MediaLisa Do

The Korean Wave - All that glitters is not gold

A look into the darker side of this phenomenal subculture

 

Last week I introduced you to the background of Korean pop culture and why it has been a huge cultural force over the last few years.  While K-pop is still largely a niche music genre, boybands like BTS have helped raise its public profile and increase its global reach.


The Korean Wave - All that glitters is not gold

Like Hollywood, Korean pop culture is not immune to controversies.  There has been a litany of issues over the years - from dating scandals to lawsuits around contract agreements and suicides - with the biggest (to date) revealing a much seedier and toxic side to this seemingly wholesome subculture.

In March 2019, an assault complaint was made against a club named Burning Sun, located in Seoul's ritzy Gangnam district.  This club was partly owned by Seung-Ri, a member of one of the most popular boy bands of the past decade, Big Bang.  Since the club's opening, there have been brewing allegations ranging from assault, prostitution and drug distribution, to tax evasion and police corruption.

The 'Burning Sun Scandal' well and truly opened a Pandora's box.  More allegations have been made against Seung-Ri and his business partners regarding arranging prostitutes for foreign investors at various occasions (prostitution is illegal in South Korea).  Also revealed were chats between Seung-Ri and other prominent boy band members, indicating they had filmed and shared sexual videos without the women's consent and joked about drugging and raping them.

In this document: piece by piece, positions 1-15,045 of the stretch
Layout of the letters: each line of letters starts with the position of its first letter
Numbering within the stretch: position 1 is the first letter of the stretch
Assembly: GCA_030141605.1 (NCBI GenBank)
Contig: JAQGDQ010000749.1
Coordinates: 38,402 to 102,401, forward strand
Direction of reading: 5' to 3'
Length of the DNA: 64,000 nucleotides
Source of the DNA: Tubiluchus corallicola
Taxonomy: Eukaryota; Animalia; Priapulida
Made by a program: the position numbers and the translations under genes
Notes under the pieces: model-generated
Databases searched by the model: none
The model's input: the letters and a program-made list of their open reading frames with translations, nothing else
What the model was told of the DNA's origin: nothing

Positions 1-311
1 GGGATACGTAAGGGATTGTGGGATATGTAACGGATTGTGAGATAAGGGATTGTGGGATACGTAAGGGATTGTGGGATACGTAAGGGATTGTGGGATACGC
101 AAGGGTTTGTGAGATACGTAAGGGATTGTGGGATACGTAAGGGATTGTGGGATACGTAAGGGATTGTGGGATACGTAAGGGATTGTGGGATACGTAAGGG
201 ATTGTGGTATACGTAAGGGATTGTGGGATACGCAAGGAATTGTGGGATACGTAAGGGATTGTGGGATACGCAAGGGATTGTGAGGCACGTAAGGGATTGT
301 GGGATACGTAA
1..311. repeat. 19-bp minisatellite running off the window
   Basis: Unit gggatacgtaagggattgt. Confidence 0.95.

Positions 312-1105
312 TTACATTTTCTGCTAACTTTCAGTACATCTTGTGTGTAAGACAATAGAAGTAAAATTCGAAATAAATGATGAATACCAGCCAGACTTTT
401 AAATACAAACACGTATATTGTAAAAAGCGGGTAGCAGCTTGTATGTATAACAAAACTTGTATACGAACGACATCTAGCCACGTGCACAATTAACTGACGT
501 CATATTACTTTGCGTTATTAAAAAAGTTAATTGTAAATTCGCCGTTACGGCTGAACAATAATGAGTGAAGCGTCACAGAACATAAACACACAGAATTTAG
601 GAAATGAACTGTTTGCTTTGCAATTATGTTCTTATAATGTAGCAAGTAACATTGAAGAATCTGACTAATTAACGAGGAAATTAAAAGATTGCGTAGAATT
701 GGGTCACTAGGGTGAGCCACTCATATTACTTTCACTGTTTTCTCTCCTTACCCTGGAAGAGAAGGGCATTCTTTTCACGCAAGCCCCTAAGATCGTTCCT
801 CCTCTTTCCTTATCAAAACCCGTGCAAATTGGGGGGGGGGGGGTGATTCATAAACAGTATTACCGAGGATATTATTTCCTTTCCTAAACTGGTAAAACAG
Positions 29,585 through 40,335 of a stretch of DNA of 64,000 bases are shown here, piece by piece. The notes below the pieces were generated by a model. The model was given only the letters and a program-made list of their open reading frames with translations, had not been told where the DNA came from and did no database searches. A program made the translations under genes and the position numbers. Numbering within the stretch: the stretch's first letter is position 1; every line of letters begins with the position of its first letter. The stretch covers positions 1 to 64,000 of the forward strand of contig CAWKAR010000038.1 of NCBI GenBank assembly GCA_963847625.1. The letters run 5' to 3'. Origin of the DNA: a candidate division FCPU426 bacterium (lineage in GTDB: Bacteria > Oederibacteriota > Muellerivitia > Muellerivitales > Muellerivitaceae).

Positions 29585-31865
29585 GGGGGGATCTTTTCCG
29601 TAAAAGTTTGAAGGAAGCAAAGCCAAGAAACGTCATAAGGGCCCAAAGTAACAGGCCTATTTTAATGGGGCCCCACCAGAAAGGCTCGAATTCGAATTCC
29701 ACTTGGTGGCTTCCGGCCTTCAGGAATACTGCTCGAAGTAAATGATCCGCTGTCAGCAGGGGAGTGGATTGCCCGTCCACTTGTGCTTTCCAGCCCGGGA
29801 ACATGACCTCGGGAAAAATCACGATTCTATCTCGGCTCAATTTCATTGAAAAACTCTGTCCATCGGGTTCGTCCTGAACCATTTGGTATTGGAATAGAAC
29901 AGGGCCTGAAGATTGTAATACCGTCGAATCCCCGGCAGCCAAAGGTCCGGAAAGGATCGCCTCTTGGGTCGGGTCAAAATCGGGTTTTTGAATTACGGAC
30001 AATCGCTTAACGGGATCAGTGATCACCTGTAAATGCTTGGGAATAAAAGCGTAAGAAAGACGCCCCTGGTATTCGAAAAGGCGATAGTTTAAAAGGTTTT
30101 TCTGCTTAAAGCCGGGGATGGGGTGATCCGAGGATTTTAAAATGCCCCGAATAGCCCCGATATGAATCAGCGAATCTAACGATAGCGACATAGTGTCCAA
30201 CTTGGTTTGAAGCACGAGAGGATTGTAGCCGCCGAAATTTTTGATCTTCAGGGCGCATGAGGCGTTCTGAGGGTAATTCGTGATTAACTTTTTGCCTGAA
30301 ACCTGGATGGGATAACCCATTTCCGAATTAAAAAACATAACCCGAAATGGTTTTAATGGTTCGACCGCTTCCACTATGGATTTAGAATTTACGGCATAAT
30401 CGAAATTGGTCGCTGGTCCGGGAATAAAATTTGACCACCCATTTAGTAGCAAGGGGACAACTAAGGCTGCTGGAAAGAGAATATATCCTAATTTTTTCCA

Since then, YG Entertainment (one of South Korea's premier entertainment companies and who also manages Seung-Ri) has been plagued by instability.  Their company stock has fallen (as have other entertainment companies involved in the industry), investors have pulled out and the company CEO has resigned on the back of further prostitution allegations.

Why is this such a big deal?

The downfall of these big players gives us an opportunity to examine the situation much further as it effectively shatters the clean and wholesome image that Korean pop culture likes to portray.

K-pop is another manifestation of the policies that the South Korean government has employed to generate massive economic development.  Economic advancement has grown rapidly in the post-war era and Kim Eun Shil argues that South Korea has built its economic gains on the values of mass production, rationalisation and control.  Growth through rapid industrialization and efficiency aligns with their traditional societal values of hierarchy and patriarchy; as such, economic advancement has been traditionally controlled by men which has endowed them with authoritarian power.

Similarities also apply to the industrialization of Korean pop culture.  Therefore, it's not surprising that exploitation and abuse to run side by side.  As revealed by the Burning Sun scandal, women often become passive tools for economic gain.  Remember K-pop is a fairly new phenomenon, only emerging in the last 20 years and the accelerated push as a national economic tool has only been apparent in the last 10 years.